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The days of ‘hyper-growth’ startups are receding somewhat as investors increasingly look for more grounded businesses.

Proving the business model with clients and revenue seems like common sense after several high-profile tech platforms went pop recently under the burden of heavy cash burn.

A more cautious approach is paying off for Matthew de la Hey and Alex Hanson-Smith, who founded inploi back in 2016 as a marketplace serving the recruitment needs of the hospitality and leisure sector. 

The London startup, fifth on our sister publication BusinessCloud’s inaugural TalentTech 50 ranking this year, was forced to pivot hard when COVID wiped out its customer base and pipeline. It now helps the likes of Compass Group and Wagamama to reach prospective candidates wherever they are online, and removes friction from the application process.

“Our approach to building inploi has been measured,” de la Hey tells TechBlast. “We’ve never raised venture capital, which has meant that we’ve had to be very, very focused on being capital efficient and minimising expenditure.

“For us, it necessarily has been a marathon and not a sprint. And whilst there are little bits of the journey that you can sprint on, you can’t sprint forever – because it’ll kill you.

“It turns out that it has been a really beneficial position to be in. For a lot of companies, access to venture capital has dried up – and there’s a winter coming for those who have become addicted to it and need that next round in order to sustain high levels of burn.”

Go slowly, go fast

De la Hey describes the approach it has taken as ‘go slowly, go fast’. “Building a sustainable business rather than rolling the dice and seeing what happens has been good for us,” he adds.

“Try something, see if it works, iterate, go again. You won’t always get it right. But it’s an iterative process, and crucially those mistakes, when they do happen, are not too expensive.”

Could inploi fix your hiring while rivals lag behind?

Born and raised in South Africa, de la Hey completed his undergraduate studies there in accounting and finance before winning a scholarship to the University of Oxford to do a Master’s in African studies.

He was then exposed to entrepreneurship at the university’s Saïd Business School during an MBA in business administration before entering the world of work. It would be a brief foray as he and Hanson-Smith, frustrated by inefficiencies in the hiring journey, began working on inploi in their spare time.

inploi – Powering the hiring journey, for everyone

Taking the plunge

“I was living on his sofa! We started to investigate whether or not there was a business opportunity there,” he explains.

“We figured that there really was a massive inefficiency in this market and that somebody would produce a slick tech solution to address it – and if that wasn’t us, or at least we hadn’t given it a shot, we knew we’d always kick ourselves.

“So we quit our jobs and went all in.”

De la Hey says he always had the aspiration of running a business but “didn’t plan to do quite so quickly”.

It may have been an advantage, he concedes. “Starting a business soon after university meant that the downside risk was limited because we’d just been students until fairly recently anyway,” he says.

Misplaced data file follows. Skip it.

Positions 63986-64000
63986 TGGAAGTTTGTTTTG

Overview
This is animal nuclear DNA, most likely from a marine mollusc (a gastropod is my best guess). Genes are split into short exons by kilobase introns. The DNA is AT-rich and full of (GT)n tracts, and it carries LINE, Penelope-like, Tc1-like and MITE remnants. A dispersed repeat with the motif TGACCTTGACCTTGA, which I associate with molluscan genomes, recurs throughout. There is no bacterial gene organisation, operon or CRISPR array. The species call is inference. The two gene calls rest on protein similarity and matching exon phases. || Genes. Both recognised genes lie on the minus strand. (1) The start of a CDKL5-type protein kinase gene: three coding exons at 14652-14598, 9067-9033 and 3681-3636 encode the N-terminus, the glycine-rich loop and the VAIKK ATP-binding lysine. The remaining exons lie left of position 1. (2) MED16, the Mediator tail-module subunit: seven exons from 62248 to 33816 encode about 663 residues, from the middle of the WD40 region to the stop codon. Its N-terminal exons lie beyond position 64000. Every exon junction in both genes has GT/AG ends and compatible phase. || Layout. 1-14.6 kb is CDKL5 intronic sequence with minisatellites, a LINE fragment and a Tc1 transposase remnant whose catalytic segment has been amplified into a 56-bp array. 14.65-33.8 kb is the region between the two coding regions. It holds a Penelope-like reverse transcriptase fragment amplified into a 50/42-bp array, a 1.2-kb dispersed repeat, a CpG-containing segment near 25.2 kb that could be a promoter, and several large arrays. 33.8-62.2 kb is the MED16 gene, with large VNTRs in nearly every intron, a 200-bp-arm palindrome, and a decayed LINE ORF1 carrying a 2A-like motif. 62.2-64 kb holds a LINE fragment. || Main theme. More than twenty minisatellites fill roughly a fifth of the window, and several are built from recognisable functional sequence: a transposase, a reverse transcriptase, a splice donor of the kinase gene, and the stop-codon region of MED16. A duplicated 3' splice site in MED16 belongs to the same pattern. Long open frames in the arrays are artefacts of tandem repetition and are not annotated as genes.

“My time at Saïd took me behind the veil of people who had built businesses. It helped me to realise that there was never going to be a ‘right time’. 

“I found a very strong co-founder who I was prepared to take a big risk with and we found an idea that we thought had some legs.”

‘A market-ready product was key to our success’

Million-pound milestone

Growth since it adopted its new model post-COVID has been impressive, with inploi reaching a million pounds of revenue for the first time last year.

“We’re now in a place where we have hired a growth team to accelerate our go-to-market and some professional salespeople for the first time rather than it all being driven by the founders,” says de la Hey.

Among his mentors are recruitment industry veteran Chris Nelson, who sits on inploi’s board of directors, and its chair Ross Sleight, chief strategy officer EMEA for CI&T after his Somo business was acquired by the New York-listed company.

“Ross has been with us since the very early days and has been an amazing mentor, advisor and picker-upper when we’ve been down,” says de la Hey.

Despite having never sought VC funding, inploi has raised two rounds of investment from friends, family and angels. Now entering a scaling phase, it is considering taking on growth funding to target more aggressive growth and the US market.

Top tip

De la Hey warns fellow founders against burning out.

“Very few businesses are overnight successes – and they say that even overnight successes take 10 years to make,” he says. “You can’t be ‘always on’ for that period of time and not exhaust yourself. 

“I think it is important to have balance: stay healthy, spend some time in the gym, make time for friends and family. 

“And also, crucially, to switch off at points – don’t work on weekends, because your capacity to perform during the week will suffer as a result. I tend to work in sprints then take a couple of days off or go for a weekend to see friends.”

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